The average active Twitter user has just 61 followers, compared to the 200 friends an average Facebook user has. But Facebook is a contained, controlled environment: You decide who reads and sees your information, for the most part. Twitter, by contrast, seems arbitrary—the handful of people you follow and who follow you back starts with a rather small pool, but actually has endless reach.
Twitter wants to be “the Internet’s town square,” but it doesn’t do a good job communicating what, exactly, that means, or how people should use it.
In traditional town squares, community members congregate. It’s a place for the exchange of ideas, protests, and city meet ups. In some cases, like protests in Ukraine, news literally happens on the town square, which then makes its way to Twitter timelines everywhere.
Twitter isn’t for everyone, but that’s the goal. In the beginning, the social network attracted early adopters and super users that got it. The tools and community were then built by those same people. The hashtag, for instance, was created by a user, not the company. The people who use it regularly have even formed sub-communities on Twitter that lead to memes that only a handful of groups actually understand. (Weird Twitter, anyone?)
But Twitter still has issues evangelizing its services to the masses, which becomes a problem when folks tweet personal information thinking only their followers will see it. To its credit, Twitter’s “Discover” page helps new users navigate the waters, though it is still unclear how tweets are used, exactly.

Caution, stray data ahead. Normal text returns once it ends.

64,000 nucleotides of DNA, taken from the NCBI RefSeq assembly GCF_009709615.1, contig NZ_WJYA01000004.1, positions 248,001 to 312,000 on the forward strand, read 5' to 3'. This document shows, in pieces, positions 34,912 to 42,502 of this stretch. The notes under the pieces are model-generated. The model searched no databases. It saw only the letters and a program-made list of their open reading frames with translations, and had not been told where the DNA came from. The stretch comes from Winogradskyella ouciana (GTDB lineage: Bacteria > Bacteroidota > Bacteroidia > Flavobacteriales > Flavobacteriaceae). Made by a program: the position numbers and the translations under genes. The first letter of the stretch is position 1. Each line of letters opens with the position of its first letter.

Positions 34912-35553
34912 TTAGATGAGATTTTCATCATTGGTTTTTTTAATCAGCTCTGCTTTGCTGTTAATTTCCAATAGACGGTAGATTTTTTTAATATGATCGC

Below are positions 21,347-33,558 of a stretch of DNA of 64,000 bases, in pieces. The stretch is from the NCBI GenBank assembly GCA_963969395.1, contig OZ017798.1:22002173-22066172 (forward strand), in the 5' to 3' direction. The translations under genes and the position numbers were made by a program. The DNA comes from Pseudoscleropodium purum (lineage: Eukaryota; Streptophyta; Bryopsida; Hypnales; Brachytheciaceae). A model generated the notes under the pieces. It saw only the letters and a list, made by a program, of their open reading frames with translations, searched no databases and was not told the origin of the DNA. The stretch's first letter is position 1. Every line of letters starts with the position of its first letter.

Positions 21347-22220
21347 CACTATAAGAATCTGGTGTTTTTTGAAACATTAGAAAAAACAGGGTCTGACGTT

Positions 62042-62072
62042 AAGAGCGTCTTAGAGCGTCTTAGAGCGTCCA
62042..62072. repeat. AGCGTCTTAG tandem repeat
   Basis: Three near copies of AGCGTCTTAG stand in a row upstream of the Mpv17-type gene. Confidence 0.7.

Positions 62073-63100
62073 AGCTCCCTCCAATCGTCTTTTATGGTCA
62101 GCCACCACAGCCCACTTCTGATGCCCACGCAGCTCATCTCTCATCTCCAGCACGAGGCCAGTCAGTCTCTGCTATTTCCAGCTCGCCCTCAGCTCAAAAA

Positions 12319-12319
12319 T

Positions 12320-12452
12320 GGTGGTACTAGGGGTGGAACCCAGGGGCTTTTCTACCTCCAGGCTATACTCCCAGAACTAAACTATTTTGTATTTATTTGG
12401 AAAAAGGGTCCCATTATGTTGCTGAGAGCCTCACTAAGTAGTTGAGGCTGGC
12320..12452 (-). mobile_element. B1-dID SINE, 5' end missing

See Also: Welcome To Twitter, Now What Can You Do?
In the company’s first post-IPO earnings call earlier this year, CEO Dick Costolo said Twitter is seeing slow growth, even amid increasing revenues. Despite its 241 million monthly active users, adding more hasn’t been easy. Perhaps it’s because the whole point of Twitter is still a mystery to so many people.
Even the company’s founders couldn’t agree on what Twitter is. According to the book Hatching Twitter, cofounders Jack Dorsey, Noah Glass and Ev Williams all had different visions for the company that eventually morphed into what Twitter is today—an amalgamation of status updates, breaking news, and memes.
How To Protect Your Privacy
The standard post setting on Twitter is public, but there are ways for users to maintain their privacy. You can make an account private by selecting “protect my tweets” under privacy settings; it prevents anyone who isn’t following you from reading your tweets. Once your account is private, you must approve all follower requests.
In recent months, Twitter has pushed its direct messaging product, a service that works just like other messaging apps, but posts are limited to Twitter’s traditional 140 characters. It’s impossible to message all users, however; Twitter requires users to mutually follower each other before messaging.
If Twitter were so obvious, we wouldn’t need articles like this one. We wouldn’t need writers to blogsplain the product, or post condescending subtweets about how people should know how to use it. Because it’s clear people don’t.
For Twitter to grow into the global town square it wants to be, its leaders will need to figure out how to better educate constituents on how to use the service. And hopefully, unsuspecting tweeters won’t have to request their post be removed from listicles because of a simple misunderstanding.
Image courtesy of dicophilo on Flickr.